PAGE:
Not your typical heroine, then. Mrs. Palfrey is a refined widow who needs a place to live but is not welcome or opposed to living with her daughter in Scotland. She settles up at the Claremont Hotel on London's Cromwell Road, where she joins a select group of senior citizens. On this group, Mrs. Palfrey used deception. A young writer named Ludo saves her when she tumbles to the ground in the street. Desmond, her grandson, has not come to see her at the Claremont. Ludo, who is also lonely and drawn to the excitement of pretending to be someone else, volunteers to portray Mrs. Palfrey's grandson. He can also use the chance to conduct some study. Mrs. Palfrey gains a grandson, receives a guest, and gains respect from the locals. How Mrs. Palfrey and Ludo handle the dangers and challenges that this deceit brings about, including a visit from le vrai Desmond, is one of the novel's charming elements. ( )
  jwhenderson | Mar 13, 2023 |
I'll hold on to this book to re-read in my golden years. It will probably be a 5 star read at that time. ( )
  BibliophageOnCoffee | Aug 12, 2022 |
Affichage de 1-5 de 58 (suivant | tout afficher)
First published in 1971, in a period setting perfectly depicted -- a cheap London residential hotel where a few widowed old people pass their later, solitary years. The pitiful circumstances of the ageing residents, and heartlessness of their remaining families and friends, are beautifully observed and portrayed, though, as universal themes. The hotel residents encounter helplessness, humiliation, increasing forgetfulness, loneliness, boredom -- the daily chore of passing the time, knitting as a social duty, with prospects only of increasing bodily feebleness, perhaps a nursing home, and death. Their few visitors `did their duty occasionally ... and went relievedly away'; the hotel manager resents these permanent guests, `cluttering up the place and boring everybody'.
Mrs Palfrey has one child, a daughter, now married and living in Scotland, who waits there until her weekend houseparty is over before travelling to her mother's hospital bed when she breaks her hip; her grandson, learning of the accident, feels that it `suited him admirably', having had some fear that she might remarry and change her will. Thus we rejoice when someone does appear to be showing Mrs Palfrey human kindness and friendship -- but young Ludovic is in fact deliberately observing her and her fellow Claremont-residents for a book he is writing on old age. Eager for copy, he makes notes after every meeting with Mrs Palfrey, whom he sees as `doting on him, to his embarrassed boredom'. He is `banking on her being dead -- or out of his life -- before [his book] saw the light of day'.
Nevertheless, Ludovic brings Mrs Palfrey her only happiness in her last months, and despite the pity and pain, the book is pleasurable to read. Taylor writes with delicacy and subtlety, and shrewd, witty observation of the characters she exposes. There is much humour in the depiction of rivalry and one-up-manship in the hotel. Certainly the book also offers much subject for group discussion. Is Ludovic wholly to be condemned? What could or should have been done to ameliorate the fates of the elderly residents? How different would their situation and the events have been today?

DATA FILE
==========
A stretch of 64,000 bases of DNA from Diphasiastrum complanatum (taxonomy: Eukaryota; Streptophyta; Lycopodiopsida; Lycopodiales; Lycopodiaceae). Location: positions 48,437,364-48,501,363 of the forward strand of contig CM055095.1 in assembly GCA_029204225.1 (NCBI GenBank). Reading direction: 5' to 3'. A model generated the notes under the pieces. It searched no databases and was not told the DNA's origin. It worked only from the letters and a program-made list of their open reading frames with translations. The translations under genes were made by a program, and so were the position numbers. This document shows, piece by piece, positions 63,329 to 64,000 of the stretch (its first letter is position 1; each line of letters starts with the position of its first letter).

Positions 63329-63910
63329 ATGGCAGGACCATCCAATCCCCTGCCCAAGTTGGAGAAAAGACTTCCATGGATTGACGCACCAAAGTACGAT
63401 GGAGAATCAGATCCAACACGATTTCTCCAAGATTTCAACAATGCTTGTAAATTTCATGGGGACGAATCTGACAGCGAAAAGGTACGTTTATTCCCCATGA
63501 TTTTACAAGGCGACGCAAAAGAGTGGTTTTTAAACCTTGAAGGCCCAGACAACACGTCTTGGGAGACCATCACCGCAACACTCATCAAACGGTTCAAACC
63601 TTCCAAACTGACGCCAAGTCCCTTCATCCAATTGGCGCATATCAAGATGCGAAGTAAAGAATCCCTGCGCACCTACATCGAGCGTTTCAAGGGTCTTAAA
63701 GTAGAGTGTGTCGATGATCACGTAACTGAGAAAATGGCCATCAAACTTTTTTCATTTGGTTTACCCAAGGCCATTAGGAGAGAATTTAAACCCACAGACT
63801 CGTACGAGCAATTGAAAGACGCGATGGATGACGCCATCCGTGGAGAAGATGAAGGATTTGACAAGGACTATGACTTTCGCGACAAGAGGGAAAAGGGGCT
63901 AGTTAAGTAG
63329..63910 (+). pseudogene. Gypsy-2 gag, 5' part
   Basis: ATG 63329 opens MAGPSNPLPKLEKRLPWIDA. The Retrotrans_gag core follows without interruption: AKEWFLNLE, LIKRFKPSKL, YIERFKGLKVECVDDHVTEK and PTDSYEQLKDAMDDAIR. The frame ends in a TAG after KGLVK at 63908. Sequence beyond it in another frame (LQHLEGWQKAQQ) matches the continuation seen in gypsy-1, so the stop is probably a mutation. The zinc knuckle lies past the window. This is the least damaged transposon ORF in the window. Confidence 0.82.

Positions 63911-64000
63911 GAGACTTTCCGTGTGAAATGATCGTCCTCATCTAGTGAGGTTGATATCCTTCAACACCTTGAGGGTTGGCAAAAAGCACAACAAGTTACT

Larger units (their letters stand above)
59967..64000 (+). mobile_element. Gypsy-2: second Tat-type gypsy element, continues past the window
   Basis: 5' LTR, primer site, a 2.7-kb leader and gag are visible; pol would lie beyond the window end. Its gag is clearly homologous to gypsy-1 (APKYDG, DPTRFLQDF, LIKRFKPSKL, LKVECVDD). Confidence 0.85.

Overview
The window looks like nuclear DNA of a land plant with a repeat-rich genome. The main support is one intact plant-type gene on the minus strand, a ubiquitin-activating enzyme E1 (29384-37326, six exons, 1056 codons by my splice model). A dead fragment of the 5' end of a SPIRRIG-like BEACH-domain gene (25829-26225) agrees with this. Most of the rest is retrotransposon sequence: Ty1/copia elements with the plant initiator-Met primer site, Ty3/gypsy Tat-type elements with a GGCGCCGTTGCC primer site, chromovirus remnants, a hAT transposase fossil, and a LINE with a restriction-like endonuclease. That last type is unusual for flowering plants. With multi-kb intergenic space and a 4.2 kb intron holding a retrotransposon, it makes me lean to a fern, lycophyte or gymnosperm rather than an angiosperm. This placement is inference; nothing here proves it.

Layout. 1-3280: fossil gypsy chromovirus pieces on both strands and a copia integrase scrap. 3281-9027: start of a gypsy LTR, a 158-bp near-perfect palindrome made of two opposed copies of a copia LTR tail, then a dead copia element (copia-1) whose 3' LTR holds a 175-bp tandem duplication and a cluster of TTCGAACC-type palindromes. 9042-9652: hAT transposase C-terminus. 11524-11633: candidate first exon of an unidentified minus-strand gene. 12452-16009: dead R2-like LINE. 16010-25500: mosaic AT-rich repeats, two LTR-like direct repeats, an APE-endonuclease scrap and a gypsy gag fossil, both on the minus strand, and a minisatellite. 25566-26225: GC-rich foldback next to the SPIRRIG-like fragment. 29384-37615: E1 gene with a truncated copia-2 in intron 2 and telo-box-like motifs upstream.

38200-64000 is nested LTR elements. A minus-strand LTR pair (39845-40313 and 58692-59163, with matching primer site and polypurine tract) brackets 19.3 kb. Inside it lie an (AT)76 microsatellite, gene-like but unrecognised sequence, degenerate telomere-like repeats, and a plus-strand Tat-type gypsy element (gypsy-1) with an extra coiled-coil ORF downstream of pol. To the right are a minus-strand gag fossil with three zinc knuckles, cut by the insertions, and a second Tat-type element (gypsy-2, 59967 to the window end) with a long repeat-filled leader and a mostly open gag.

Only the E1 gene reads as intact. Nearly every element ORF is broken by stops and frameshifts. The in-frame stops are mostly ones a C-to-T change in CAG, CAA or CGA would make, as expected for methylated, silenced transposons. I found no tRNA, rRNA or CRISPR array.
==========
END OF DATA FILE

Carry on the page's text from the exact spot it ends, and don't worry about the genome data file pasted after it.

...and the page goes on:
ajouté par KayCliff | modifierNew BooksMag, Hazel K. Bell (May 28, 2016)
 

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Nom de l'auteurRôleType d'auteurŒuvre ?Statut
Elizabeth Taylorauteur principaltoutes les éditionscalculé
Bailey, PaulIntroductionauteur secondairequelques éditionsconfirmé
Hoffman, MichaelIntroductionauteur secondairequelques éditionsconfirmé
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Mrs. Palfrey first came to the Claremont Hotel on a Sunday afternoon in January.
I have to begin this appreciation of Elizabeth Taylor's penultimate novel on a personal note. (Introduction)
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As one gets older life becomes all take and no give. One relies on other people for the treats and things. It's like being an infant again...Of course, it's nice to be given a treat, but not if it's ALWAYS that way round.
Every day for an infant means some new little thing learned; every day for the old means some little thing lost. {...} Both infancy and age are tiring times.
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"On a rainy Sunday afternoon in January the recently widowed Mrs. Palfrey moves to the Claremont Hotel in South Kensington. "If it's not nice, I needn't stay," she promises herself, as she settles into this haven for the genteel and the decayed. "Three elderly widows and one old man who seemed to dislike female company and seldom got any other kind" serve for her fellow residents, and there is the staff, too, and they are one and all lonely. What is Mrs. Palfrey to do with herself now that she has all the time in the world? Go for a walk. Go to the museum. Go to the end of the block. Well, she does have her grandson who works at the British Museum, and he is sure to visit any day. Mrs Palfrey prides herself on having always known "the right thing to do," but in this new situation she discovers that resource is much reduced. Before she knows it, in fact, she tries something else. Elizabeth Taylor's final and most popular novel is as unsparing as it is, ultimately, heartbreaking"--